The Planar lens icon
Tessar, Planar, Sonnar, Biogon and Distagon – they are all examples of famous ZEISS lens names. In our series of CLN articles, we introduce where our lens names come from and which special properties these lenses have.
We dedicate today’s installment to the Planar lens.
As Paul Rudolph registered the Planar lens from Carl Zeiss in Jena for patent in 1896, he was clearly unaware that this lens would write photographic history in the following century. Since then, the Planar lens has been installed in countless variations by a large number of manufacturers, with a steady flow of designs using new calculations constantly entering today’s market. Up until today, it has served as the foundation for high-performance lenses with impressive color correction, speed, field flattening and distortion correction.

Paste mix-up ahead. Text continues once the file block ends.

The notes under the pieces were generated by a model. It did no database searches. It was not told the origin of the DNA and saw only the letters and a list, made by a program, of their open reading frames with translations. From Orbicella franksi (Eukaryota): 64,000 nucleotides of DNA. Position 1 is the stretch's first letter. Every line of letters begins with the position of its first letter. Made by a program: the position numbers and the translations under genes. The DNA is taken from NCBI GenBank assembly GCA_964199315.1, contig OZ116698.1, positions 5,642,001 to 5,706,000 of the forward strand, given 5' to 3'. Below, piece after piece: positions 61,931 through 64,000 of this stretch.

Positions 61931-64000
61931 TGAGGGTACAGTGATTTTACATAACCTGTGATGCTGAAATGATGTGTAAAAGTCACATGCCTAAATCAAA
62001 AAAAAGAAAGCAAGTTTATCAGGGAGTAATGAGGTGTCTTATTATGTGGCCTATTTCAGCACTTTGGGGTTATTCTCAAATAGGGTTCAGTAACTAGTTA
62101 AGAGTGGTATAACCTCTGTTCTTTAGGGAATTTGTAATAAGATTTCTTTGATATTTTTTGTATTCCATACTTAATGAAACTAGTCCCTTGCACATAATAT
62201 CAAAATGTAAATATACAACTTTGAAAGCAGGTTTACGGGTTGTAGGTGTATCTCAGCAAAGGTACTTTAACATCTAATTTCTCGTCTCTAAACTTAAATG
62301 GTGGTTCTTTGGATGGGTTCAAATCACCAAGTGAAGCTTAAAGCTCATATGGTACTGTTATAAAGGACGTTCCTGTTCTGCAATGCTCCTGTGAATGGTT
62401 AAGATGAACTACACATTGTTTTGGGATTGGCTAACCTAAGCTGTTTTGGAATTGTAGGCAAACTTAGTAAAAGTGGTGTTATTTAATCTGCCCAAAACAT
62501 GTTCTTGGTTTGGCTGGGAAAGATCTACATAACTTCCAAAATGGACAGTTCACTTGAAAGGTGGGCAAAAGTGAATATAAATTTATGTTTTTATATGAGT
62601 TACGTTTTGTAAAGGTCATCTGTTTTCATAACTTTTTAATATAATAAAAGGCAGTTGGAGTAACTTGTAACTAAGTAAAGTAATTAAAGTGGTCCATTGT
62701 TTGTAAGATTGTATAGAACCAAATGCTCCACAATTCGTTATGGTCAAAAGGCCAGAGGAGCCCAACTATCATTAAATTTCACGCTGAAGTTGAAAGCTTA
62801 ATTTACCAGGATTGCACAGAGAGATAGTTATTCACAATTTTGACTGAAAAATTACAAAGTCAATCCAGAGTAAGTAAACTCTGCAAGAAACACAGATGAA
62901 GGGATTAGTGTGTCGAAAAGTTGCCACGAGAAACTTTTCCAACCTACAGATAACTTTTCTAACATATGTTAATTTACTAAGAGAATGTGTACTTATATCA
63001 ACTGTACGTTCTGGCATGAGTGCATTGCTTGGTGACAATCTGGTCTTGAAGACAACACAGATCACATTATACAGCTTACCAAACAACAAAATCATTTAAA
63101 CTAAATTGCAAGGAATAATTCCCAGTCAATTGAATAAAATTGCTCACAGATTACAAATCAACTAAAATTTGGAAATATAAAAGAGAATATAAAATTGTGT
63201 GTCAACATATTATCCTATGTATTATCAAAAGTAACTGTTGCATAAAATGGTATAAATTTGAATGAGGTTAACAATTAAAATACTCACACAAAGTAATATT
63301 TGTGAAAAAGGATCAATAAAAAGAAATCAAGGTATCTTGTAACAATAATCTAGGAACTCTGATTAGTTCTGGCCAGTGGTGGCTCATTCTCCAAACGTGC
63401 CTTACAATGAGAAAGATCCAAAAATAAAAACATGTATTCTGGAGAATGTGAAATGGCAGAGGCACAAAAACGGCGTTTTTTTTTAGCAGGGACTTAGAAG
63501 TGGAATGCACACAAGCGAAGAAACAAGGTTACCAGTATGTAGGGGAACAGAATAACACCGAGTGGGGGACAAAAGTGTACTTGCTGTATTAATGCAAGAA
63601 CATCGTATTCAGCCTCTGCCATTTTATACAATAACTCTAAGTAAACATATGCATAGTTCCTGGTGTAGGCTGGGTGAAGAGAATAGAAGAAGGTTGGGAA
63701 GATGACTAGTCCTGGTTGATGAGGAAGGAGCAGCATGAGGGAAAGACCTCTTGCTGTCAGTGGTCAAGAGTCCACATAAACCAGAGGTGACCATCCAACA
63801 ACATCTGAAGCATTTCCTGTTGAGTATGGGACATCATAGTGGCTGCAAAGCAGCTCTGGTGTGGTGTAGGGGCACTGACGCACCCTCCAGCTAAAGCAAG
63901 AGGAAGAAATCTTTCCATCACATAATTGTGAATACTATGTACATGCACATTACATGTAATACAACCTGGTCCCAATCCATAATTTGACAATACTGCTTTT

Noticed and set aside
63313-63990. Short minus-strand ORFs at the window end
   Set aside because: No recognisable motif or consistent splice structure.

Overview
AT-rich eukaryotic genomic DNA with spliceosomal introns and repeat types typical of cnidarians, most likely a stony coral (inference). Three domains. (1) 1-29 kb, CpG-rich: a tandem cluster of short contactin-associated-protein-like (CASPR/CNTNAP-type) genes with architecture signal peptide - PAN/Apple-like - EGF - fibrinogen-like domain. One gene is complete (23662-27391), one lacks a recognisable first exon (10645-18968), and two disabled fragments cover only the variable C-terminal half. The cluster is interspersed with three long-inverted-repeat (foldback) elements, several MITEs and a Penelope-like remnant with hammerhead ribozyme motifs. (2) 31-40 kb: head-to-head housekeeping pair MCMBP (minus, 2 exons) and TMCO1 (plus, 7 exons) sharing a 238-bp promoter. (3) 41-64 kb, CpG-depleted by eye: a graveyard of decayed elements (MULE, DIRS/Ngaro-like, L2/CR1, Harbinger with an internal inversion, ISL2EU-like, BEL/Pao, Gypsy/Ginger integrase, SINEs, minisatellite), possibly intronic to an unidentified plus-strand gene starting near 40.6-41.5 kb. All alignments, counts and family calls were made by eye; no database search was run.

Join Dr. Hubert Nasse, Senior Scientist at the Carl Zeiss Camera Lens Division, for a journey of discover of the properties of the Planar lens. His article will tell you how the Planar got its name and why it only enjoyed marginal success during its early years despite its outstanding new properties. Dr. Nasse also gets to the bottom of many technical achievements: for example, what meniscus-shaped, bonded elements are capable of, how the Planar 0,7/50 became world famous or the connection between the S-Planar and Makro-Planar.
You can find the whole article of Dr. Hubert Nasse here.